The further Maryland falls below the .500 mark in Big Ten play, the longer its chances become that anything less than winning the league’s postseason tournament at Madison Square Garden will get them into a fourth straight NCAA tournament.
More significantly perhaps is that it also lessens the chances that the Terps can even secure an invitation to the 32-team National Invitation Tournament, which could boast one of college basketball’s bluebloods as well as this season’s top player.
Mark Turgeon has tried to deflect some of the criticism being heaped on Maryland by saying that the Terps are not the only Power 5 team struggling. He’s right. They’re not even the most disappointing team in the Big Ten.
With a 17-11 overall record and 6-9 in the league going into Saturday’s home game against Rutgers, Maryland needs to win its last three regular-season games just to get to .500 in conference play.
With games against Northwestern (the most underachieving team in the Big Ten, and one of the most disappointing in the country) on the road Monday and Michigan on senior day next Saturday, it’s not going to be easy.
Yet there are several other teams with even higher RPIs than the Terps, a couple in the Big Ten, that are in a similar situation, which means that how Maryland finishes the regular season and how it plays in New York might affect whether Turgeon’s team gets a postseason bid.
With only four Big Ten teams seemingly locks for the NCAA tournament’s field of 68, Maryland could have competition from its own conference for a spot in the NIT, specifically from Nebraska (21-8, 11-4, with a 20-point win over then-No. 23 Michigan) and Penn State (15-12, 8-7, with a road victory over then-No. 13 Ohio State).
Here’s a look at some of the other Power 5 teams that are in as precarious a situation as the Terps:
Notre Dame (15-11, 5-8 Atlantic Coast Conference): The Fighting Irish started the season ranked No. 14 and got as high as fifth after winning their first six games before losing National Player of the Year candidate Bonzie Colson and point guard Matt Farrell with injuries.
Colson is still out with a broken foot suffered in late December and Farrell has returned after missing five games with an ankle injury., including three during Notre Dame’s seven-game losing streak.
Going into Saturday’s game at Boston College, the Irish might get a little sympathy from the NCAA tournament committee if they can finish the regular season strong, especially if they can beat No. 1 Virginia in Charlottesville on March 3.
Oklahoma (16-9, 6-7 Big 12): As much as the selection committee wants to include Player of the Year favorite Trae Young in its March Madness stage, neither the electrifying freshman point guard nor the Sooners are doing themselves any favors to make that happen.
Oklahoma, which faces Texas on Saturday, has lost four straight and five of six since beating then-No. 5 Kansas on Jan. 23. The No. 23 (and soon to be unranked) Sooners have six wins against Top 25 opponents and reached No. 4 in the country last month but that might not be enough it they continue to slide.
Young, who scored 43 points on 22 shots in a win over Oregon early in the season and recently needed just 20 shots to score 44 against Baylor, appears to be tiring out with all the double teams he has faced. Young has hit just 28 of 79 shots in the past four games, including one of 17 3-pointers in the past two.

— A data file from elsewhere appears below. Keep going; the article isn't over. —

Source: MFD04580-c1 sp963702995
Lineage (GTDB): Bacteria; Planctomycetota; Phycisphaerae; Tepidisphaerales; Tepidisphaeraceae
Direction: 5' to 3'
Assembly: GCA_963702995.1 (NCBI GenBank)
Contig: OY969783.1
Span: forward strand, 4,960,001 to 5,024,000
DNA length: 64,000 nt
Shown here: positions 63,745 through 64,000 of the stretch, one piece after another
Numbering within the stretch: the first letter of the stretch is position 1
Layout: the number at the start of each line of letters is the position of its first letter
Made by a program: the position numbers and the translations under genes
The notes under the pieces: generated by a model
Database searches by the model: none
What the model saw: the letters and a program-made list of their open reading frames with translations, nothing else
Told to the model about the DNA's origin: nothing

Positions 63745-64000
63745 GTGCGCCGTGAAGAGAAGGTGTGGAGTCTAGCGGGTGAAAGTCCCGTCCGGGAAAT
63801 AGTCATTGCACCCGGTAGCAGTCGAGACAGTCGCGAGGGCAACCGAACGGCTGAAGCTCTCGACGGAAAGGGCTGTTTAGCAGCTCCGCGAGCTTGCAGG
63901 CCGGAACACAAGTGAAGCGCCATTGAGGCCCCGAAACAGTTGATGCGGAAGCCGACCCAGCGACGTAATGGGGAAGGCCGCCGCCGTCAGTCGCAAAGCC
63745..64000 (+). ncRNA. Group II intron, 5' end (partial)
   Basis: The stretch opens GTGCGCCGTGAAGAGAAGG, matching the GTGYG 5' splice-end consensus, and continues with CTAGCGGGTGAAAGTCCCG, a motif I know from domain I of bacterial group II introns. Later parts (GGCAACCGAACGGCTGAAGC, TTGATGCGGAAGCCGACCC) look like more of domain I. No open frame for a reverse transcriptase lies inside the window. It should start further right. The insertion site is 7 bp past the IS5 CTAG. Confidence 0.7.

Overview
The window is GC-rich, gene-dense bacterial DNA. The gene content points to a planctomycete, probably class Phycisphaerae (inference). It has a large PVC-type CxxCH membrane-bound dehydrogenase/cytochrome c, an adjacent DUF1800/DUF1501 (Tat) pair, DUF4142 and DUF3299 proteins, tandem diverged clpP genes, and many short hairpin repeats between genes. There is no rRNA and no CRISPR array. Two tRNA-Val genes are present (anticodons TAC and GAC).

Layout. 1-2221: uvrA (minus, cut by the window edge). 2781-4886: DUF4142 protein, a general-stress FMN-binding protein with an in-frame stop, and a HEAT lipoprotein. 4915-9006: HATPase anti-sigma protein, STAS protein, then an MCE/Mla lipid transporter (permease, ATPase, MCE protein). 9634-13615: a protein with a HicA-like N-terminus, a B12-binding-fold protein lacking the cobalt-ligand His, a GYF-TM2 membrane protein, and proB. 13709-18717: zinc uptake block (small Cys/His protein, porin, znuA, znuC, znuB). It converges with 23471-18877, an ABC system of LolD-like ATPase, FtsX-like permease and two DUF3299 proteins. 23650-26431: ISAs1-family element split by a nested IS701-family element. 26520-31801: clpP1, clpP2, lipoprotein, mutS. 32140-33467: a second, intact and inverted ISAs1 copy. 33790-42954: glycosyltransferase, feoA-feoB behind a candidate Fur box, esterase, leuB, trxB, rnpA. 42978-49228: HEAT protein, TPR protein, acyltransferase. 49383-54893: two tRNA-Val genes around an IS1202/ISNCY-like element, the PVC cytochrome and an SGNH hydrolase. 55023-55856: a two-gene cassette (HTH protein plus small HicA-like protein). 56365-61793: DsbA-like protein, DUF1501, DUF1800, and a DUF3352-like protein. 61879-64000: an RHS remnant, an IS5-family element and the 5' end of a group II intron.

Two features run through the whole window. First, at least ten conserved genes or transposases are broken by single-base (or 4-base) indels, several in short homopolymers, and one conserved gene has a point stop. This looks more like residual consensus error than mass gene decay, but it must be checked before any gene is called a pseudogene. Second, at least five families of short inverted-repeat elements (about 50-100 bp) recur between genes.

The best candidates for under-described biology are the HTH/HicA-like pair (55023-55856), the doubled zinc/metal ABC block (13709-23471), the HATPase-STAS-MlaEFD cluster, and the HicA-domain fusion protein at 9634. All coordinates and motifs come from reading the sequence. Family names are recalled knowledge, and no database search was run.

Kentucky (17-9, 6-7 Southeastern Conference): Even with all the heat Turgeon seems to be taking this season in College Park, multiply that by at least 10,000 in Lexington.
The headline on a ESPN.com story posted Thursday said it all: “Is this John Calipari’s most disappointing team ever?” Kentucky, which hosts Alabama on Saturday, has lost four straight games for the first time since Calipari’s first season in 2009-10.
ESPN’s Jeff Goodman pointed out that the only other Kentucky team that failed to make the NCAA tournament under Calipari was in 2013, when the Wildcats lost to Robert Morris in the NIT and had the excuse of Nerlens Noel’s season-ending injury.
Just as Duke has struggled lately with its own collection of one-and-dones, with three losses in its past six games, the Wildcats have been the biggest disappointment in the country, with a 1-4 record against Top 25 teams.
Texas Christian (17-9, 5-8 Big 12): When the Terps lost to St. Bonaventure in the opening round of the Emerald Coast Classic on Thanksgiving weekend, it appeared as if Maryland also lost a chance at getting a quality win in the finals over TCU.
But after beating the Bonnies en route to a 12-0 start and a No. 10 national ranking, the Horned Frogs never got on track once conference play began in the Big 12. (Speaking of St. Bonaventure, ESPN had the Bonnies among the first four teams out on Thursday, before their upset Friday of No. 16 Rhode Island.)
Starting with blowing a 13-point halftime lead at home to then-No. 12 Oklahoma, with Young finishing off a 39-point performance with a pair of free throws in the closing seconds, TCU lost four of its first five in the league.
TCU, which hosts Oklahoma State on Saturday, is most likely in the same situation as the Terps, needing to finish the regular season strong and possibly having to win the Big 12 tournament in Kansas City to avoid a second straight NIT, where it would be defending champs.